Exposed IPP-enabled printers on the Internet
One of the new scans enabled as part of the VARIoT project is the IPP (Internet Printing Protocol) scan. This blog entry aims at updating the original blog entry announcing the scans which are being conducted by project consortium member The Shadowserver Foundation, by providing the latest scan results plus an EU breakdown of hosts.
What is the goal of the scan?
The IPP scan is aimed at uncovering printing devices which use IPP (a HTTP POST based protocol) that have been connected to the Internet without adequate access controls or authorization mechanisms in place. This could allow for a potential range of different types of attacks, from information disclosure and service disruption/tampering, to, in some cases, remote command execution. Network connected printers have been with us since the Internet was born (and long before the IoT term was coined!), but their security aspects are often still misunderstood or completely ignored by many end users.
How do we scan?
We scan by sending an IPP Get-Printer-Attributes request to TCP port 631. We started regular scanning of all 4 billion routable IPv4 addresses on the 5th of June 2020 and added Open IPP reporting as part of our daily public benefit remediation network reports on the 8th of June 2020. Our IPP scans originally uncovered around 80 000 open devices (printers) per day. About half a year later, as of the 28th December, we now uncover around 71 000 open printers per day. Obviously these counts only represent devices that are not firewalled and allow direct querying over the IPv4 Internet.
What do the country level results show?
As of the 28th December 2020, the IP-geolocated country breakdown of the above reachable IPP responses is as follows:
As with our first scans, South Korea, the United States and Taiwan have the most exposed printers, with France being the top EU country.
How has the printer exposure changed over time?
We observe a systematic world-wide drop in exposed printers, something hopefully our reporting has also contributed to.
We observe a larger drop percentage-wise in the EU (+UK).
In the EU (+UK) we note a drop from 16,025 devices from the 8th June 2020 to 11,516 devices on the 28th December 2020, with the top countries being France, Italy and the United Kingdom. This means that the drop in the EU+UK accounted for around 50% of the worldwide drop in exposed printers.
What printer models are most exposed worldwide?
Out of the roughly 71,000 exposed services, a large percentage returned additional printer information attributes, such as printer names, locations, models, firmware versions, organizational units and even printer wifi SSIDs.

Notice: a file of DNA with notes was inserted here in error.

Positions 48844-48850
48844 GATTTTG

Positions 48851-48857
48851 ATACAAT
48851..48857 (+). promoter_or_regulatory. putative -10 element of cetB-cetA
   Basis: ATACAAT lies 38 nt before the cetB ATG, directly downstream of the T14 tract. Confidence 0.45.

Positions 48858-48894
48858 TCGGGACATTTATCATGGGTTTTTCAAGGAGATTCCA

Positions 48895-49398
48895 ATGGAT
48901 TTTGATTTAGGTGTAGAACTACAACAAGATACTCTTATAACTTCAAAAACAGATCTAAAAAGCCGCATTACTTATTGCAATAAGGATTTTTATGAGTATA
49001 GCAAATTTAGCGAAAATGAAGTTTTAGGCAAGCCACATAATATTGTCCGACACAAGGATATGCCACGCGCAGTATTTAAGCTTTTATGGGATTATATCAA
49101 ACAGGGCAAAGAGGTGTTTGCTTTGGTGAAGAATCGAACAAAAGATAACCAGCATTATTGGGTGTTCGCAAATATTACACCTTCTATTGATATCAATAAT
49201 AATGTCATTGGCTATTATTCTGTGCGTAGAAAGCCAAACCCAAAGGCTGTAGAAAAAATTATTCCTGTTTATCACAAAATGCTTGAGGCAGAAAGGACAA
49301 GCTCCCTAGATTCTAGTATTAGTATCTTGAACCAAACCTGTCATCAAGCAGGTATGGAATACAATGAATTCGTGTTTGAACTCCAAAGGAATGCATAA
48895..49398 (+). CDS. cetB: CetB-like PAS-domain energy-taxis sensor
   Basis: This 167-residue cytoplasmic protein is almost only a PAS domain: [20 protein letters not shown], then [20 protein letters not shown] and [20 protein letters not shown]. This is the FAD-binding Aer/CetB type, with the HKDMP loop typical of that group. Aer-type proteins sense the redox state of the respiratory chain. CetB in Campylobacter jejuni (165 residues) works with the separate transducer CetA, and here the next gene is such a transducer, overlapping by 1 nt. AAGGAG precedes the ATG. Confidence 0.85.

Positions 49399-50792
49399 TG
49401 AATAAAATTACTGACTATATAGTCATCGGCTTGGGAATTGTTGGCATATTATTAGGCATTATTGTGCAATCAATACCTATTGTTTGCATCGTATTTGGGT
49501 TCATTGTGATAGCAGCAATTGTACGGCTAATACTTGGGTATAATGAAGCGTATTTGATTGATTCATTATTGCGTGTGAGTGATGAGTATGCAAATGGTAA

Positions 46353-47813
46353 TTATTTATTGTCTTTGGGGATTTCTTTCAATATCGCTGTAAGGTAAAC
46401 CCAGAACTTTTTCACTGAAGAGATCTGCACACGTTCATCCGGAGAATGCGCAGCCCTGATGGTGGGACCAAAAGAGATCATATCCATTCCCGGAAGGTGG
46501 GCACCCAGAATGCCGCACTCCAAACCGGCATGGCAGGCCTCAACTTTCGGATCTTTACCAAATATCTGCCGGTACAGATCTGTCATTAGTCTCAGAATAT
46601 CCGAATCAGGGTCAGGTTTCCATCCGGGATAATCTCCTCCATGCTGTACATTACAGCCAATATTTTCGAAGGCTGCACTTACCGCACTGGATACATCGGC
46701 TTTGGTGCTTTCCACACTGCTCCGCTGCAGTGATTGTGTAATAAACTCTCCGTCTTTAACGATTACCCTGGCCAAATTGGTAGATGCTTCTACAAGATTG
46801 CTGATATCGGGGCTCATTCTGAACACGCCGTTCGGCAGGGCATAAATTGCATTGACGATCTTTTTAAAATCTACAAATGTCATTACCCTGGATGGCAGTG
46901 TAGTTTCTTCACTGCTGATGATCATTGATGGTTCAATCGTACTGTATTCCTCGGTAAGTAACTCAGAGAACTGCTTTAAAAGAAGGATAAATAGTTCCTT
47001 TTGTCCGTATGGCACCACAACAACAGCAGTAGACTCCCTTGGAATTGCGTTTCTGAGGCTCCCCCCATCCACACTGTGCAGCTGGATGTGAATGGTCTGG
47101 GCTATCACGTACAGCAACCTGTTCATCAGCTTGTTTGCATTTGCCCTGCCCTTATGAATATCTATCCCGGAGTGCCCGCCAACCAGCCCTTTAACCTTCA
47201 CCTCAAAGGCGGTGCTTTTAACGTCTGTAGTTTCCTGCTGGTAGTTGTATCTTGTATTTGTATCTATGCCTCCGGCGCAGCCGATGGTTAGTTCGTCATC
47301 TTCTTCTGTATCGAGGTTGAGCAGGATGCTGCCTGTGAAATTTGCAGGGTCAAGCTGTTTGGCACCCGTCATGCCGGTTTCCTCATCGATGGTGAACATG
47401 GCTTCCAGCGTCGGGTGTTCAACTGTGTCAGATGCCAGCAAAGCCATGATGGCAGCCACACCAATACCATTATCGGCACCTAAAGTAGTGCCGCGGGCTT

For example, the Top 20 printer make-and-model attribute values returned for the 28th of December 2020 was as follows (20,994 entries in total returned):
|3006||Local Raw Printer|
|659||Samsung C48x Series|
|550||Samsung M267x 287x Series|
|314||Brother DCP-1200 – CUPS + Gutenprint v5.2.10|
|294||Samsung M2070 Series|
|230||Samsung M332x 382x 402x Series|
|226||HP Business Inkjet 2200 – CUPS+Gutenprint v5.2.10|
|182||HP LaserJet MFP M129-M134|
|169||HP LaserJet M402dn|
|166||Samsung C43x Series|
|156||Samsung M337x 387x 407x Series|
|142||Epson Artisan 50 – CUPS+Gutenprint v5.2.10|
|141||HP ColorLaserJet MFP M278-M281|
|139||Samsung X3220 Series|
|137||HP LaserJet Pro MFP M127fn|
Top 20 Exposed Printer Make-and-Models
What are the risks and what can be done to mitigate them?
Exposing printer devices with anonymous, publicly queryable vendor names, models and firmware versions obviously makes it much easier for attackers to locate and target populations of devices vulnerable to specific vulnerabilities and potentially allow them to establish a foothold in your organization’s network.
We hope that the data being shared in our new open IPP device report will lead to a reduction in the number of exposed IPP-enabled printers on the Internet, as well as raise awareness to the dangers of exposing such devices to unauthenticated scanners/attackers. It is unlikely that many people need to make such a printer accessible to everyone – these devices should be firewalled and/or have an authentication mechanism enabled. Please consult your printer manual to verify how to enable authentication mechanisms and limit exposure!
How can I gain awareness of exposed IPP devices on my network?
As mentioned, we provide network owners and National CSIRTs with daily reports on exposed (and infected) devices on their networks. This includes information about exposed IPP devices. Details about the format of the IPP report being shared can be found in the Open IPP Report page. All existing Shadowserver report subscribers are automatically receiving the Open IPP Report if any open IPP services are identified within their networks and countries (for national CSIRTs).
If you are not already a subscriber to Shadowserver’s public benefit daily network reports and would like to receive this new open IPP report and our other existing report types, then please sign up to our free daily public benefit network remediation feed service.
Where can I get the latest statistics on your IPP scans?
If you wish to check the latest updated statistics for the IPP scan, please visit our dedicated IPP scan page.